But there is something about this Senate report that’s really quite disturbing. One is the level of detail. It details the kind of torture conducted. And, by the way, there is no doubt about it after reading the details of the report that what was done was not enhanced interrogation but was actually torture. You know, there is no question, when you look at the small print, the actual ways in which human beings are handled. So there is that on the surface.

A second thing that’s extraordinary about this report is it shows you how there was anxiety within the CIA. In other words, they knew very well that what they were doing was wrong. There’s a moment after Abu Zubaida has been tortured, where the CIA cables show CIA agents themselves saying that they were choking up or they were asking for reassignment. They were fed up with what they have been asked to do. There is a moment where they say that they shouldn’t tell Colin Powell about what’s happening, because he will–to quote the report, he will blow his stack. In other words, they knew what they were doing was wrong. What they were doing was wrong. And they yet covered it up.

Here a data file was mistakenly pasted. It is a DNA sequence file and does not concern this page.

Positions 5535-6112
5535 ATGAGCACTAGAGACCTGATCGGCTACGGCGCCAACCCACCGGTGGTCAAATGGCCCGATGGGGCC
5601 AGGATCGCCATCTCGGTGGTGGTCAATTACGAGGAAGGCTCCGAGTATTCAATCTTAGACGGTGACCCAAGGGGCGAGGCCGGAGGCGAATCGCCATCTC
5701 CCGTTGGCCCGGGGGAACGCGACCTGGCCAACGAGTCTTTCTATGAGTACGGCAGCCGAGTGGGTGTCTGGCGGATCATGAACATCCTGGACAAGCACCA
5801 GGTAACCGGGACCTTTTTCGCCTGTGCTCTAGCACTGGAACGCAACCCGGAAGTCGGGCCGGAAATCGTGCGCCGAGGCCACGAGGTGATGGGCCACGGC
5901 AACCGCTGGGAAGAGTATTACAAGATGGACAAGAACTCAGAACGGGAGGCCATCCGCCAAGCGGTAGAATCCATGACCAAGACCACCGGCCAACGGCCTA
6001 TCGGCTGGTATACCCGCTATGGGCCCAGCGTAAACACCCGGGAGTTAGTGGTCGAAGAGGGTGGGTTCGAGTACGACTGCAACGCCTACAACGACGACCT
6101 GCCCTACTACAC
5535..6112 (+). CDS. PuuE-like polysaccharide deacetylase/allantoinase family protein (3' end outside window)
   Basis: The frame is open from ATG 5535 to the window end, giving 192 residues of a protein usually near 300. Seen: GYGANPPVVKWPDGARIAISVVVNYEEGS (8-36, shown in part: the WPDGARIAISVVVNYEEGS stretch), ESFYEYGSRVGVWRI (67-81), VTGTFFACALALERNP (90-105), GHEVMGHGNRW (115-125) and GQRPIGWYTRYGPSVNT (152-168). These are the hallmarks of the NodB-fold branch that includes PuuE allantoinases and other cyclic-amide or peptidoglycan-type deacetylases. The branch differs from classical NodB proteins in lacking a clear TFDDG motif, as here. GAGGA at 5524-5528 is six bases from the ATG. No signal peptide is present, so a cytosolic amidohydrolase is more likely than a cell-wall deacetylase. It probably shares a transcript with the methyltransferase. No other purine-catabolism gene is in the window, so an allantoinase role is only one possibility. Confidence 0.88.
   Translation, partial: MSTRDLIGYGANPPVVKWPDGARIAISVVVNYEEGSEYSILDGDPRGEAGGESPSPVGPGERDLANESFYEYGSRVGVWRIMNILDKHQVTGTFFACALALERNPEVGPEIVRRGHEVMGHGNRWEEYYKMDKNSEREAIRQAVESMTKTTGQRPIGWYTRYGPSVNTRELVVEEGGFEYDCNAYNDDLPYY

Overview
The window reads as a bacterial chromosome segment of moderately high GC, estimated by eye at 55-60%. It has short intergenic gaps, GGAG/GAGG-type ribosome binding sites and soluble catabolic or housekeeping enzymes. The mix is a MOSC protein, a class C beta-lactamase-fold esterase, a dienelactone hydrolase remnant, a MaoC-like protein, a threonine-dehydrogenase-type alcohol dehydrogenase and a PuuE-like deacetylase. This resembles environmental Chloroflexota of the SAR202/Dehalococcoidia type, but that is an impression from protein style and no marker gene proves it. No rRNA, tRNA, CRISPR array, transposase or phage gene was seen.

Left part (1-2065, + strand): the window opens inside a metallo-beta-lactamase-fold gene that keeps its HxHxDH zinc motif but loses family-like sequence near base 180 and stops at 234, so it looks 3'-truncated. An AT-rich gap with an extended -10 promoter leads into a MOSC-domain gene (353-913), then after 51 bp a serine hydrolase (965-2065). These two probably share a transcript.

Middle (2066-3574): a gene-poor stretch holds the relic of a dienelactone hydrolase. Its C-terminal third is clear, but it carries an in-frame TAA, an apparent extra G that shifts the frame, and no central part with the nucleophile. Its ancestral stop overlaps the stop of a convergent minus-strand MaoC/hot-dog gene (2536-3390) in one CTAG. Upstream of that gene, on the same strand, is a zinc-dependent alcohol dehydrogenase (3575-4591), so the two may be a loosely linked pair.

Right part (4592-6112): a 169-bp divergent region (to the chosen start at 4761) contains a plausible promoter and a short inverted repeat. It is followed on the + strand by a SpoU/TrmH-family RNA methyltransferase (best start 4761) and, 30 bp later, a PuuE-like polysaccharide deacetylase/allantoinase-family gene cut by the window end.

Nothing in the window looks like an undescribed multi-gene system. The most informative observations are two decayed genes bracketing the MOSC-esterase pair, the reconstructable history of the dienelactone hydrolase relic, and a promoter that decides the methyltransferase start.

So the report is very significant, because it lays out in excruciating detail what had been happening, and it shows that the CIA was well aware that what they were doing was outside the bounds.

And one thing about this, I think, that’s very important: where the report fails is it doesn’t actually tie a proper chain of command. It puts a lot of the blame on the CIA. And it’s not clear that this is simply or merely the CIA going outside the lines, drawn by the political elite. The CIA seems to have been following somebody’s orders. But that’s not clear in the report. It looks like the CIA was bumbling. There is a defense already inside the report that suggests that the CIA was in uncharted territory. And two psychologists on independent contract were paid $81 million to essentially produce the mechanism or the techniques of torture. I find this part of the report a little less credible.